A new neighborhood ambassador
Like a kindergarten teacher kneeling down to meet her 3-foot-tall charges at eye level, the new elementary school at the Ambassador Hotel site, set to open today, is impeccably attuned to the importance of a first impression.
Designed by the Pasadena firm Gonzalez Goodale Architects, the school extends a friendly, crisply proportioned facade along 8th Street, on the southern edge of the sprawling 76-acre site over which the hotel long presided. Inside, the two-story school wraps 46 classrooms around a pair of generously sized courtyards. It accents its combination of zinc panels and expanses of glass with a number of walls painted Creamsicle orange.
Once that gregarious welcome wears off, though, the feeling that the school engenders is mostly an unshakable ambivalence. Its very existence, after all, means that Myron Hunt’s 1921 Ambassador building is gone for good, which is in turn a reminder of the Los Angeles Unified School District’s unwillingness to consider, in any but a perfunctory way, adapting the hotel for use as a school.
Beyond that, the architects’ attempts to ground the school firmly in its urban context have also succeeded in blunting, at least to a degree, its sense of aesthetic ambition. If the Gonzalez Goodale design is propelled by any boldness, it lies in the decision to regrade the sloping southern end of the old hotel site so the elementary school could meet 8th Street at sidewalk level. But that move, though complicated and expensive to execute, is essentially invisible now that the school is complete.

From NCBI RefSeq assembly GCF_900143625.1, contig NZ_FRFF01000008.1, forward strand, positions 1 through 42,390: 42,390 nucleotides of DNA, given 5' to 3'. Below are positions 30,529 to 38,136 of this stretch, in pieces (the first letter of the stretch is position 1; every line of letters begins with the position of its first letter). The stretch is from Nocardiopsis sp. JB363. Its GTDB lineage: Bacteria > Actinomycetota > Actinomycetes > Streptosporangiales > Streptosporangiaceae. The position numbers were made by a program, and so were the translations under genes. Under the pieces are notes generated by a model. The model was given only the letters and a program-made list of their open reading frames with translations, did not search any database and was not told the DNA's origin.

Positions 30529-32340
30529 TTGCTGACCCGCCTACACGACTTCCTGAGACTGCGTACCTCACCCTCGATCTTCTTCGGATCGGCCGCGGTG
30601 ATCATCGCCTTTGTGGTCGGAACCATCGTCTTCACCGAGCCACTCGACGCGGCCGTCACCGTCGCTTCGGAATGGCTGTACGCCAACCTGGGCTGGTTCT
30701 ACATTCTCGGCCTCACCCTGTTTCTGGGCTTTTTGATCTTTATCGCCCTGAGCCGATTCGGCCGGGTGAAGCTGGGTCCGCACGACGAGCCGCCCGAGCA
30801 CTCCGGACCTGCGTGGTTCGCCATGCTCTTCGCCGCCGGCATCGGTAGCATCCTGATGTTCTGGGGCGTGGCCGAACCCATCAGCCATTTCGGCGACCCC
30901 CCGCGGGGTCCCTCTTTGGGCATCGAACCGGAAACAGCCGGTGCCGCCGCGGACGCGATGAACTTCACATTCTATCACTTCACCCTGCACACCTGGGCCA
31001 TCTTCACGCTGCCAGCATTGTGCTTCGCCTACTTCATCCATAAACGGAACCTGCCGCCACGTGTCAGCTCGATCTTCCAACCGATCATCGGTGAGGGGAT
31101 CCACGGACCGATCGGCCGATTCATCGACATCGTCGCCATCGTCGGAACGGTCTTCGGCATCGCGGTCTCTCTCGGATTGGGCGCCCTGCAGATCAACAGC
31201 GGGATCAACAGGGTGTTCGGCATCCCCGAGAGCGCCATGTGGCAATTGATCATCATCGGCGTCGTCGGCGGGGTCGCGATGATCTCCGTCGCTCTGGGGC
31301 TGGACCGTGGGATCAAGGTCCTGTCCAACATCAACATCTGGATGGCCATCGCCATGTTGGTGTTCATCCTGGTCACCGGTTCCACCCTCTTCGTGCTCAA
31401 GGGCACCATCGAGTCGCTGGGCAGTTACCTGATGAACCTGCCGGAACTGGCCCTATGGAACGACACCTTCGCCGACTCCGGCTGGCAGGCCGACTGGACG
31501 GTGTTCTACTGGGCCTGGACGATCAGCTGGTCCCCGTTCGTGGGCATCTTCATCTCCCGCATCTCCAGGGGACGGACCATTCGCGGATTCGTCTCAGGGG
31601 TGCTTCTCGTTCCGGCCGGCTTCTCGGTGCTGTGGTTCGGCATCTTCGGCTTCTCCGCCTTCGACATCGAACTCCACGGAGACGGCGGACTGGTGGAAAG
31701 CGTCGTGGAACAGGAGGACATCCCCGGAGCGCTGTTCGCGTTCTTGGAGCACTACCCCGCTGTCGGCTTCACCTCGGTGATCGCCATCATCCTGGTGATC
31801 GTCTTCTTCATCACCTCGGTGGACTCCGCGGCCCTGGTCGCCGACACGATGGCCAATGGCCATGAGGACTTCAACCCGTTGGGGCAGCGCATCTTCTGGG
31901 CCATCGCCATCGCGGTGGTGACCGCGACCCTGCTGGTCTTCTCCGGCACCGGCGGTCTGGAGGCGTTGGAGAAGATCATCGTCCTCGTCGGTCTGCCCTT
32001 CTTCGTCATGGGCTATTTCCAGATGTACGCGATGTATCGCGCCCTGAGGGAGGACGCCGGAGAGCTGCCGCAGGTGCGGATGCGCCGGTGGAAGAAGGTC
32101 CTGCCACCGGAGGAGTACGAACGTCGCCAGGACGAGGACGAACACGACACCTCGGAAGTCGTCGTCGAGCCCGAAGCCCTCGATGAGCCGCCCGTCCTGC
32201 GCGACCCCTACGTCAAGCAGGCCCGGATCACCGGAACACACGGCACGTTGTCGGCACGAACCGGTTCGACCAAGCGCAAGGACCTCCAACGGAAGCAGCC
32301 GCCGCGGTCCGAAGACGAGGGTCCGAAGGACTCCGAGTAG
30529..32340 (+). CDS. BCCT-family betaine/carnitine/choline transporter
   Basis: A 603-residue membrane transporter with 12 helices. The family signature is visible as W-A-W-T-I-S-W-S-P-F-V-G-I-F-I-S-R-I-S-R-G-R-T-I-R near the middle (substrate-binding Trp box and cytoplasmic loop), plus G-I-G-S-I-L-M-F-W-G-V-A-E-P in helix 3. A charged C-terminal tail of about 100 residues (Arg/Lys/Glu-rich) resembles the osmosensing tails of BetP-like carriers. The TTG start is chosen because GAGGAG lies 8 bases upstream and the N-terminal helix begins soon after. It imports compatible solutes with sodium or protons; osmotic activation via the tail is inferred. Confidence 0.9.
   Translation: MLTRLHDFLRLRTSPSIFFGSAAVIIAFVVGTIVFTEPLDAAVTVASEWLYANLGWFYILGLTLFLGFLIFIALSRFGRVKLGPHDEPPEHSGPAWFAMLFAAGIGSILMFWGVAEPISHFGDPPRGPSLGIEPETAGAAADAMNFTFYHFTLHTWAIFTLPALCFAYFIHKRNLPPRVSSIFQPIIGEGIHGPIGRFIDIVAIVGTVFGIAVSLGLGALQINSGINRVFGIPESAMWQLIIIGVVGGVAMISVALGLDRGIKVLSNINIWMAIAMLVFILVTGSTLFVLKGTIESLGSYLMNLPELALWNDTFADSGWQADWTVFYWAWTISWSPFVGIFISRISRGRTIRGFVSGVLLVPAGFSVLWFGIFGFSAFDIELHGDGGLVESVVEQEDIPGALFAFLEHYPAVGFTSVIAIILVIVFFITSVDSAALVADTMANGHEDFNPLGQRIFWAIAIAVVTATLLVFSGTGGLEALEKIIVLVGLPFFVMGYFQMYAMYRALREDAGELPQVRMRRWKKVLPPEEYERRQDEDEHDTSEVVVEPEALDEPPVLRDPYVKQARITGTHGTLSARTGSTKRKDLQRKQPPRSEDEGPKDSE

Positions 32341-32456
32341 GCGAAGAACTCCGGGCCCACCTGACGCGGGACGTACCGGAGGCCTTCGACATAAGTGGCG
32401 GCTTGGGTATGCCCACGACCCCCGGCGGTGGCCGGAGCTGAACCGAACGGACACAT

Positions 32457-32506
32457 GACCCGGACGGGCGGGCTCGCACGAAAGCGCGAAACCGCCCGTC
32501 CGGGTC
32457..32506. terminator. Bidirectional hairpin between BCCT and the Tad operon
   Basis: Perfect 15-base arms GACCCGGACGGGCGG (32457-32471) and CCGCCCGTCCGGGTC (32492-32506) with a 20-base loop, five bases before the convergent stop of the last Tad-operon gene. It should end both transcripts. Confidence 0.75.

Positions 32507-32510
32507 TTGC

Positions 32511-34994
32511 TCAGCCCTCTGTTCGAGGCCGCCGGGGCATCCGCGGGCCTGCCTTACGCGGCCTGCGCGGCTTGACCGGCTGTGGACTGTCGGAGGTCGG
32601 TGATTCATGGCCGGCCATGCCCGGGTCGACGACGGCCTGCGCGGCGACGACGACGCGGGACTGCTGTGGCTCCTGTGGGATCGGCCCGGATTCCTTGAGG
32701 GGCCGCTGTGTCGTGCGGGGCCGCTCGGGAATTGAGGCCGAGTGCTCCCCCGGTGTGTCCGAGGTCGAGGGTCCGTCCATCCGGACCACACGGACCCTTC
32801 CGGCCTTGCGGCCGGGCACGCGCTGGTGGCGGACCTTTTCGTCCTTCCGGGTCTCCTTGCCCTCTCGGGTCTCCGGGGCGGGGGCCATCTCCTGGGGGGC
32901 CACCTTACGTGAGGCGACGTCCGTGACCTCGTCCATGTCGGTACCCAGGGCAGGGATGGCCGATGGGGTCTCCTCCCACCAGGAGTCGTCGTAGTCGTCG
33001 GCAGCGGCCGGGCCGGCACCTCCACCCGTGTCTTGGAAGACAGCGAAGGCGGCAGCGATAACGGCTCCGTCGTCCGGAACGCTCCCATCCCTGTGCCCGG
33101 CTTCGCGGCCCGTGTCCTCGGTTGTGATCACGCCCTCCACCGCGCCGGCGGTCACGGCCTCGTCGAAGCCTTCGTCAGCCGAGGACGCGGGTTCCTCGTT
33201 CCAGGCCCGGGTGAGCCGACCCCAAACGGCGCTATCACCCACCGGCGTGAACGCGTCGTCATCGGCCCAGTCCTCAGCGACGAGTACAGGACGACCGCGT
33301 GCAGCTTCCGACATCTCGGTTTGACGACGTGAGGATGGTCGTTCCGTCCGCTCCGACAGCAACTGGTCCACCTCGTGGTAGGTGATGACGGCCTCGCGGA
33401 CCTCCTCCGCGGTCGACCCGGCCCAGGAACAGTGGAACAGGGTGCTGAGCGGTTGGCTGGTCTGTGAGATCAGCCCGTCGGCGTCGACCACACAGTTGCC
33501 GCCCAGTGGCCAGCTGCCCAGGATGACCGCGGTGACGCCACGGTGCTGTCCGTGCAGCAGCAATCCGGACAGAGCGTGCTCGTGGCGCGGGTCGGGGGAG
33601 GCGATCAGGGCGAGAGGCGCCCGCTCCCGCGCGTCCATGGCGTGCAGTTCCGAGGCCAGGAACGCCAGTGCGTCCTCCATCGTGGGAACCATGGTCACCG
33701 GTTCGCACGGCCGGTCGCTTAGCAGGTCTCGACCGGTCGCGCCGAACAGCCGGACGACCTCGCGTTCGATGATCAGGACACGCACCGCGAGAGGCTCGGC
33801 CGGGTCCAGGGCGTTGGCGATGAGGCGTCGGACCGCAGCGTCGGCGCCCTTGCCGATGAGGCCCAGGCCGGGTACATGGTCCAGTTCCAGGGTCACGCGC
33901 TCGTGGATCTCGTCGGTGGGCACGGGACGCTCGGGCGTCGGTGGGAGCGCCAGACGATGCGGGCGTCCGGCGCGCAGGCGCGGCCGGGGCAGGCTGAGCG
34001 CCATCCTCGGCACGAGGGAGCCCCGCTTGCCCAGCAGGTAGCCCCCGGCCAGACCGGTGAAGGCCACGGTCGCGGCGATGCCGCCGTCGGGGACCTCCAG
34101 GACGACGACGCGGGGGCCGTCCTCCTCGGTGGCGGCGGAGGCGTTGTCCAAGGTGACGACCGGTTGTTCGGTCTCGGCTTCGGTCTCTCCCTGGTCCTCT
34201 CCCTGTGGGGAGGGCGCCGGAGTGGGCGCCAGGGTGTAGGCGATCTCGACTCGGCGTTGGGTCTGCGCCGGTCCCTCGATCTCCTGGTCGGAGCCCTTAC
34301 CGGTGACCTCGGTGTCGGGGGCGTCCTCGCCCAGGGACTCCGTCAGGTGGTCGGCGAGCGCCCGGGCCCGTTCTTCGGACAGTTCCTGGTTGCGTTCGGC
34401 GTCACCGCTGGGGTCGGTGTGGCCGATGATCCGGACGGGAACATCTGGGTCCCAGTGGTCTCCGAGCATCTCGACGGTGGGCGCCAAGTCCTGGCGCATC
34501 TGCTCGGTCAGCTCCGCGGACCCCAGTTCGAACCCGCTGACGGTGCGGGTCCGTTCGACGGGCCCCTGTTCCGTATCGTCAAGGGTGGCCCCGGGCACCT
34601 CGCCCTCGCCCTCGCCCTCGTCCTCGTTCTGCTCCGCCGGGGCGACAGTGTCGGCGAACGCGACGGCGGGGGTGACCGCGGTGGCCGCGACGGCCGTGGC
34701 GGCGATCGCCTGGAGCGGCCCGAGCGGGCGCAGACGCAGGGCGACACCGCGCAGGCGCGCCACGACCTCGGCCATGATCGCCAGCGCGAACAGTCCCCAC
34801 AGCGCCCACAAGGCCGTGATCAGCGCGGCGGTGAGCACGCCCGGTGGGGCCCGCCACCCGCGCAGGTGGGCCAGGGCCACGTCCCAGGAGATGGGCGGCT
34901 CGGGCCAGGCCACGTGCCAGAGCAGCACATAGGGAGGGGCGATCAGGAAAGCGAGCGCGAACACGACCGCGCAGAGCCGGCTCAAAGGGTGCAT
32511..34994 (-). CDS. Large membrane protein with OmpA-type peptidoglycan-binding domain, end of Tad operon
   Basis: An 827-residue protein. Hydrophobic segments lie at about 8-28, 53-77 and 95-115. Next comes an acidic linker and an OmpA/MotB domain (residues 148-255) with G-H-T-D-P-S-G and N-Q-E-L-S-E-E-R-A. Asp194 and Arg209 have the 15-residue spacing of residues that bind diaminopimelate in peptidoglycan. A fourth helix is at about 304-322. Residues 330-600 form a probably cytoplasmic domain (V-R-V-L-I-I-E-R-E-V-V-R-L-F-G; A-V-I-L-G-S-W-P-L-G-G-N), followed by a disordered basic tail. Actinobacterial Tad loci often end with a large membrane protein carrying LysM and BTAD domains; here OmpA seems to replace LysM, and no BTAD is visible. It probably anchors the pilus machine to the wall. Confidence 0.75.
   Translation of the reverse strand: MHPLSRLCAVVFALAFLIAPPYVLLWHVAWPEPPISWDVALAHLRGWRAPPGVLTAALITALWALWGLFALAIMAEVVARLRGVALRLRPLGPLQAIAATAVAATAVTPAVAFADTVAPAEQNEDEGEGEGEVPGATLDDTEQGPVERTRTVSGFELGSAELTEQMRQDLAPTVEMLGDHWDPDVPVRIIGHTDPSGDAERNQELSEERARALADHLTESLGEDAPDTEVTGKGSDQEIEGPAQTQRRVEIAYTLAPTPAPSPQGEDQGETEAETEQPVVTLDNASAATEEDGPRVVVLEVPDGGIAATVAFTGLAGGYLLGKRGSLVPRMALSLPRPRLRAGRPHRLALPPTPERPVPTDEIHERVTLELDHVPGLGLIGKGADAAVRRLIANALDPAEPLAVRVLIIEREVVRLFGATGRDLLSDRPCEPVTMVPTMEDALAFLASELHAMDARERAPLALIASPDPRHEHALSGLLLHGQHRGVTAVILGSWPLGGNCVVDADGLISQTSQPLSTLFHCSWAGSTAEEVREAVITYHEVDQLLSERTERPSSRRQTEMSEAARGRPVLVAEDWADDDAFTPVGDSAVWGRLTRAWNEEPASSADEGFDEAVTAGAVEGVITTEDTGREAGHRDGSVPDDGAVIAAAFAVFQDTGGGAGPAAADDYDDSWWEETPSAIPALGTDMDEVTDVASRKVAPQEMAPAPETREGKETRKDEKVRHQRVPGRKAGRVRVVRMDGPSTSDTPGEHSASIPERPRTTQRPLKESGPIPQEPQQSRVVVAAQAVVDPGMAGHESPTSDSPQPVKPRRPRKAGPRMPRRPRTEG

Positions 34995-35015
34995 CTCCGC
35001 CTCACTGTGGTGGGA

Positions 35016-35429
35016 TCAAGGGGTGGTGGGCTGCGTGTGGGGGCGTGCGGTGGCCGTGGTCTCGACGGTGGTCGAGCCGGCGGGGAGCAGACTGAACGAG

A full assessment of the Ambassador campus, of course, will have to wait until an adjacent middle school and high school -- also designed by Gonzalez Goodale -- open next fall, wrapping up a $400-million makeover of the hotel site, where a half-dozen early Academy Awards ceremonies were held and where Robert F. Kennedy was fatally shot after winning the California primary in June of 1968. Together the three schools, known as Central Los Angeles New Learning Center No. 1, will enroll nearly 4,500 students.
In its eager-to-please competence, the elementary school is something of a mirror image of the new visual and performing arts high school on Grand Avenue, by Wolf Prix and the Austrian firm Coop Himmelblau, which also opens Wednesday. That school is an enigmatic marvel formally and deeply conflicted in nearly every other way, particularly when it comes to the relationship between architecture and school-district politics. The one at the Ambassador site, while thoughtful about the role it plays in the neighborhood, struggles to rise above a serviceable, if brightly colored, aesthetic.
The real disappointment, then, is that during its gargantuan building campaign the LAUSD, even at high-profile locations, has been so consistently unable to find an architectural middle ground between high-design pyrotechnics and well-behaved practicality.
To be fair to Gonzalez Goodale, its notion of treating the three schools as a city-within-a-city holds tremendous potential. The elementary portion may gain fresh complexity when seen in relation to those bigger campuses, which appear poised to deliver a dramatic sense of scale.
And perhaps ambivalence about the results was built into this architectural process from the start.